Olam International has picked London for the initial public offering of its multibillion-pound food ingredients business, as the Singapore-based agricultural trading house looks to tap growing investor interest in healthy eating and nutrition.
The company said on Friday that Olam Food Ingredients was seeking a premium listing on the London Stock Exchange and a secondary listing in Singapore in the first half of next year.
The decision was a boon for the UK market, which had fallen behind international rivals in the battle to attract the biggest and brightest companies.
Based on the valuation of rival food ingredients businesses, OFI could be big enough to win a place in the blue-chip FTSE 100 index. To qualify, OFI will need to be valued at more than £4bn and pass nationality and liquidity tests.
“At OFI’s current size and scale we believe it will be a reasonable-sized listing,” said the unit’s chief executive A Shekhar. The company will be dual headquartered in London and Singapore.
OFI, one of the world’s biggest suppliers of cocoa beans, onions and garlic, coffee and almonds, recorded earnings before interest last year of S$800m (US$600m) on sales of S$12.5bn. It has 15,000 employees, operates more than 100 manufacturing plants and sources commodities from 2.6m farmers across the globe.
The carve out of OFI was set in train last year when Olam decided to split into a business focused on food ingredients such as cocoa, coffee, nuts and spices and another on bulk agricultural commodities including grains and oilseeds, edible oils, rice and cotton.
The intention behind the move was to create two more focused companies and unlock value from Olam’s complex corporate structure. Shares in Olam, which trade in Singapore, have flatlined over the past year. The other business unit — Olam Global Agri — is expected to seek a listing six to 12 months after OFI starts trading in London.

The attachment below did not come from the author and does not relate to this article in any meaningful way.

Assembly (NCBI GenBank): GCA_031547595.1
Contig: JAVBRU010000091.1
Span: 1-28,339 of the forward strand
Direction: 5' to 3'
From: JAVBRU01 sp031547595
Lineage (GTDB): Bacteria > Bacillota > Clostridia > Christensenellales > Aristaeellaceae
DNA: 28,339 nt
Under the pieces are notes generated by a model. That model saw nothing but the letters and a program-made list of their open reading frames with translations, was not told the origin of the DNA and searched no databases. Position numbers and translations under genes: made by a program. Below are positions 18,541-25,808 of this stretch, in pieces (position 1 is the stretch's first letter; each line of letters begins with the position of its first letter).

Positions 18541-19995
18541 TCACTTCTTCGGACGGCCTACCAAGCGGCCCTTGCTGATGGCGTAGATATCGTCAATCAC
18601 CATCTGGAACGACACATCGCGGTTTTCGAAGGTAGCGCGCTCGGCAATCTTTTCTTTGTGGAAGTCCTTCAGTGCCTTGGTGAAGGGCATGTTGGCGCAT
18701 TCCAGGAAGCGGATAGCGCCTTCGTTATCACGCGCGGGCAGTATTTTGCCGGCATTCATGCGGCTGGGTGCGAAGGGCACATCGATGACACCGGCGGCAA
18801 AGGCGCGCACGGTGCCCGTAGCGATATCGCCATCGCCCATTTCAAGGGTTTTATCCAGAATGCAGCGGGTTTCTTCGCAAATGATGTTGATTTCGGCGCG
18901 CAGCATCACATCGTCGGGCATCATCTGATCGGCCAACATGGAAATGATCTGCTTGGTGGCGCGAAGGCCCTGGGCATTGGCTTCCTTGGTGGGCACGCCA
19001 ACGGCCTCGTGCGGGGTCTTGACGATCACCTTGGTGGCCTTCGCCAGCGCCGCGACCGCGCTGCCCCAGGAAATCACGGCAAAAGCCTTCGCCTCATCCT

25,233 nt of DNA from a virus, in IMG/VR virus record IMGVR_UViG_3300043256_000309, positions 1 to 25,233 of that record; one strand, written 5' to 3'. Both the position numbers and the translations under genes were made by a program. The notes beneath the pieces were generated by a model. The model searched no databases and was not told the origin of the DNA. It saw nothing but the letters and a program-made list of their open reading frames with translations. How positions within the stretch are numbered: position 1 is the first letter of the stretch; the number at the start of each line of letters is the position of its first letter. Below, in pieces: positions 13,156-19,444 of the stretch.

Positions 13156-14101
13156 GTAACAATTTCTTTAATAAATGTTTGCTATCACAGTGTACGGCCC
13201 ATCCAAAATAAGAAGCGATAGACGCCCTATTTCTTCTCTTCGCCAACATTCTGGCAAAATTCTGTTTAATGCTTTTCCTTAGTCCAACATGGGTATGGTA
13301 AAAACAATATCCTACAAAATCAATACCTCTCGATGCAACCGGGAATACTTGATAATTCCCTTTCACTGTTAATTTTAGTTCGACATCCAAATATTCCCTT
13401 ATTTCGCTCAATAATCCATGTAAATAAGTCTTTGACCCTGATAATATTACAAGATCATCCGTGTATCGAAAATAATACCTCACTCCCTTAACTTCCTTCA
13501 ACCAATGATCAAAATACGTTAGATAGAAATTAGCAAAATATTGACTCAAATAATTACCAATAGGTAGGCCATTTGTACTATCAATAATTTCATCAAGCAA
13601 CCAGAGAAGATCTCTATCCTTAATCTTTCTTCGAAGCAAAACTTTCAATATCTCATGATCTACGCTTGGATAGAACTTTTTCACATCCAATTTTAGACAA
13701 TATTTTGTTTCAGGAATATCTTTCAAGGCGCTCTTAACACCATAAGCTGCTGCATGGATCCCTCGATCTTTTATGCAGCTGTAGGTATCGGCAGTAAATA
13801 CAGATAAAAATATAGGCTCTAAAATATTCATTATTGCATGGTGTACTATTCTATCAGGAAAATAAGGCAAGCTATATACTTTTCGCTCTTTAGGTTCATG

The legal separation of OFI should be completed by the end of the year.
Shekhar said London had seen off competition from other bourses in Europe because of its large and diverse investor base and “well developed” understanding of the food and beverage sector.
“We felt the combination of a primary listing in London, where the business is well understood . . . and a concurrent secondary listing would be a good combination,” he said.
Alongside the listing, OFI will also look to raise capital to support its growth plans. Olam last year acquired Olde Thompson, the largest private-label spice supplier in the US, in a $1bn deal
“OFI is a growth company. We see a significant pipeline of opportunities,” said Shekhar.
OFI will be spun off from Olam via an in specie distribution of shares to existing shareholders that will coincide with the initial public offering in London.
Olam is majority-owned by Temasek Holdings, Singapore’s state-backed investment company, which holds a 53.2 per cent stake. Its other big shareholder is Japan’s Mitsubishi Corporation, with 15 per cent.
Shekhar said both shareholders were supportive of the demerger, which comes amid a wave of consumer interest in health, taste and sustainable food sources.
With a presence across the supply chain in production, trading and manufacturing, OFI is well placed to respond to rising demand for traceable products.
“Sustainable and traceable food is a trend that is here to stay,” said Shekhar. “Another big trend is health, nutrition and wellbeing. Look at nuts and the protein and fibre they offer, or the flavonoid or antioxidants in coffee.”
Shekhar said OFI’s capital structure, which will determine how much debt the company takes on and its dividend policy, had yet to be decided. The company is also in the process of identifying a board and an independent chair.